Day One, SRO.

Film festival

The inaugural Charleston International Film Festival runs through Sunday at the Terrace Theatre on James Island with several East Coast premieres. The screening schedule is broken into blocks, with a ticket price of $8 per block. Passes and tickets are available at the Terrace Theatre box office, 1956 Maybank Highway or online at

The opening salvo of the inaugural Charleston International Film Festival got off to a resounding start Thursday night with a sell-out audience at the Terrace Theatre.

The ever-so-slightly nervous smiles of festival director Summer Spooner, partner Brian Peacher and their associates got broader and brighter as the crowd swelled and settled in for debut screenings of "Pivot," a short film featuring Ron Rifkin, and the feature-length "Camille," starring Sienna Miller and James Franco.

Many of the Charleston filmmaking and film support community's stalwarts were on hand to take in the scene and lend their support, among them director Brad Jayne, Southeast Coast Film Guide editor-publisher Tommy Melton, cinematographer Keith Sherer, Carolina Film Alliance chief Robbin Knight, screenwriter and documentary filmmaker Margaret Ford and screenwriter Marsha Rhea, among others.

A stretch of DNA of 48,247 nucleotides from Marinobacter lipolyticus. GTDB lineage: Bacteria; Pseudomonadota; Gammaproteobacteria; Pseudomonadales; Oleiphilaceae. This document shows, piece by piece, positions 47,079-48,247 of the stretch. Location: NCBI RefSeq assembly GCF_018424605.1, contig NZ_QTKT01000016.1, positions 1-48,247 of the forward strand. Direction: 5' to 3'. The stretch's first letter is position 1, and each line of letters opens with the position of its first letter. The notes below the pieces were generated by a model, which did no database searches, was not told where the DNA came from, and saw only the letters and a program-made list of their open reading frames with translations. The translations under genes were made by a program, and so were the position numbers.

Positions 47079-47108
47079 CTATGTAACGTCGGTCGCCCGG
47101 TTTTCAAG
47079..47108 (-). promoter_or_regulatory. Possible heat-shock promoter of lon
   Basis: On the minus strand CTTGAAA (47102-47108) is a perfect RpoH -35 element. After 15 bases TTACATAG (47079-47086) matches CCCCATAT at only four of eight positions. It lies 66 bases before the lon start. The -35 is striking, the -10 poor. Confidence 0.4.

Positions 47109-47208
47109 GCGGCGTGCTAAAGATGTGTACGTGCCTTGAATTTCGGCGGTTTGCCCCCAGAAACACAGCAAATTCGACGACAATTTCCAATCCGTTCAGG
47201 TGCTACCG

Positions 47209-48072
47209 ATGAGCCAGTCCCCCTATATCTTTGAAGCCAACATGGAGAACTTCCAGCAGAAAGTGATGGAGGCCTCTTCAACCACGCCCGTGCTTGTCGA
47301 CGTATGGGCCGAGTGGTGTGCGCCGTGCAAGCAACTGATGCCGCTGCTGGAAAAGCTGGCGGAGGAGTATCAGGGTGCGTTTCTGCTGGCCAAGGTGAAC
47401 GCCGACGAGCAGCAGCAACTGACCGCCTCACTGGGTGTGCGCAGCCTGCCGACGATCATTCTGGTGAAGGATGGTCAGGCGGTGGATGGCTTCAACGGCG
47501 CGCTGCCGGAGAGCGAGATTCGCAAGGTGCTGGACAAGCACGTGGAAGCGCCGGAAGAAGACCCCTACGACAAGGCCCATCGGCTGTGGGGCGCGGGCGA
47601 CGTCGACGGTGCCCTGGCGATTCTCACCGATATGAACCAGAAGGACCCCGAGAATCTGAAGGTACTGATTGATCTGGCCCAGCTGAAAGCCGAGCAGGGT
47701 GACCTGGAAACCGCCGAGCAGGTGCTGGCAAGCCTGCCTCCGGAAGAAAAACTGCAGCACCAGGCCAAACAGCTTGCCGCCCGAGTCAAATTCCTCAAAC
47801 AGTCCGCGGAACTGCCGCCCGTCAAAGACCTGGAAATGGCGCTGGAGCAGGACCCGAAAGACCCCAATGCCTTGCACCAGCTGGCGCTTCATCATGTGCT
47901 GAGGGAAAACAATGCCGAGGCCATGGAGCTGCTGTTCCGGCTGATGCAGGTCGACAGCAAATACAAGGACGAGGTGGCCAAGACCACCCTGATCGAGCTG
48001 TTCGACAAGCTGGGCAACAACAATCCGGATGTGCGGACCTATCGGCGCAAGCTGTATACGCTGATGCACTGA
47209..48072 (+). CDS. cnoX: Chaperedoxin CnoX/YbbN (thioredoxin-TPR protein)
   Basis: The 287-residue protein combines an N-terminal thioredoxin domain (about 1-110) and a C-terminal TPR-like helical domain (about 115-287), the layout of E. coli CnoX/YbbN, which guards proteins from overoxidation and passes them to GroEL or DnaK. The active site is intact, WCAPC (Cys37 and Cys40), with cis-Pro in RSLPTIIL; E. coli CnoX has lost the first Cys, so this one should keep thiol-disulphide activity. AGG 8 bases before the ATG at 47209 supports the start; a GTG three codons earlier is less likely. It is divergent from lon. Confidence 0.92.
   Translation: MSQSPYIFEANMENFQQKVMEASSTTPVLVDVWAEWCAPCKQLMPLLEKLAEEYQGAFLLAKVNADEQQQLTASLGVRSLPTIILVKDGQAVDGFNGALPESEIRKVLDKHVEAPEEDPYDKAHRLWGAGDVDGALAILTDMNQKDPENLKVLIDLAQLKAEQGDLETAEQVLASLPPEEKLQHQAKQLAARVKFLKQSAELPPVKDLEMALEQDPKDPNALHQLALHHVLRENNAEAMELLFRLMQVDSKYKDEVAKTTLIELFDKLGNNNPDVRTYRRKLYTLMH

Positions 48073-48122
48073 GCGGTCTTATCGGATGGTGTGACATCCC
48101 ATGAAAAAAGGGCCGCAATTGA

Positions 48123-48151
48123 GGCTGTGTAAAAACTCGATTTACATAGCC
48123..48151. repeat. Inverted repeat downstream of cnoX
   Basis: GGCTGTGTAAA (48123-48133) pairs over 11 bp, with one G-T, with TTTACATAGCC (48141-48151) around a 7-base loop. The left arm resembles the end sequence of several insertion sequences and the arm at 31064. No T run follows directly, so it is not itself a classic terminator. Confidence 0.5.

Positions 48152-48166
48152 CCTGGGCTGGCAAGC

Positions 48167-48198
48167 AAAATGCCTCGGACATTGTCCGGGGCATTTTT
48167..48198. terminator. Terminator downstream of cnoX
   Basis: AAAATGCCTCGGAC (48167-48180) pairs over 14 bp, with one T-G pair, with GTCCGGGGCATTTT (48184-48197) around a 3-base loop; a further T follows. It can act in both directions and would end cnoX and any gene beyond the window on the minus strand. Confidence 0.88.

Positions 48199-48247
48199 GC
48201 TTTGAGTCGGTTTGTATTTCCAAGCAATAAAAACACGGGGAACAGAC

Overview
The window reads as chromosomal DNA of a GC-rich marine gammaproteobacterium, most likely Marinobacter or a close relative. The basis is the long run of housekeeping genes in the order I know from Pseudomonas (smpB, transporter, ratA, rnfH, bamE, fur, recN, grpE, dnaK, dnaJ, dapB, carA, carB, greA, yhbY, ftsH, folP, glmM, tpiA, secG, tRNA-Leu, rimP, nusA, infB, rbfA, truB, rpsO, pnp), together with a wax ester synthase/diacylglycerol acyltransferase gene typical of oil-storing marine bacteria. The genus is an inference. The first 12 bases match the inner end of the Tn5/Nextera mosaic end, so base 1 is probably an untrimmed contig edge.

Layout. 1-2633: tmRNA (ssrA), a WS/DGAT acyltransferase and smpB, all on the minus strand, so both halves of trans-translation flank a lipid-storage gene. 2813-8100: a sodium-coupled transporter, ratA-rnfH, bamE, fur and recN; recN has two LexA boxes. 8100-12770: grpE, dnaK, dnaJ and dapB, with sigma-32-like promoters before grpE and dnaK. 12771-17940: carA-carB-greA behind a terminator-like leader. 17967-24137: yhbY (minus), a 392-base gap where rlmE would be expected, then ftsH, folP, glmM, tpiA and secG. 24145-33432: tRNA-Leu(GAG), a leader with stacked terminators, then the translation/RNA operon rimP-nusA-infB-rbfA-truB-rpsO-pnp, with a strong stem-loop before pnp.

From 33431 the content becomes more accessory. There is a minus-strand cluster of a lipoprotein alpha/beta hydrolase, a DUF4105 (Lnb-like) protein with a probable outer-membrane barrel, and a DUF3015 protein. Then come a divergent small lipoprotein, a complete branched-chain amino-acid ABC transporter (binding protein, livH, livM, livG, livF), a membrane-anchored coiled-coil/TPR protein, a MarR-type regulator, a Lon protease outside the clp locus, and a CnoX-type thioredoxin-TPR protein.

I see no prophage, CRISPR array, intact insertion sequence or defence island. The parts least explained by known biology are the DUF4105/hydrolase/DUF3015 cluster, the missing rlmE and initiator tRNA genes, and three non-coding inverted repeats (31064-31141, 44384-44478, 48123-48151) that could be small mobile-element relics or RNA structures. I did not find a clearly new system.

Most attendees seemed to be of the opinion that a new film festival, well organized and mounted, was not only welcome but needed.

Today's slate, which unspools beginning at 4 p.m., showcases two feature films, two "featurettes" and seven shorts.

One of the festival's more-topical features, apart from movies with a social conscience or a political point of view, is Saturday's recently announced Film Finance Workshop from 8:30 a.m. to 4 p.m. at the American Theater downtown.

Sponsored by the South Carolina Film Commission and the Media Arts Department at the University of South Carolina, the seminar will be presented by former Miramax production finance executive John Hadity, now president and CEO of Hadity & Associates Inc., a consultancy firm specializing in risk management and production finance for film and television. Registration is limited to 75 people.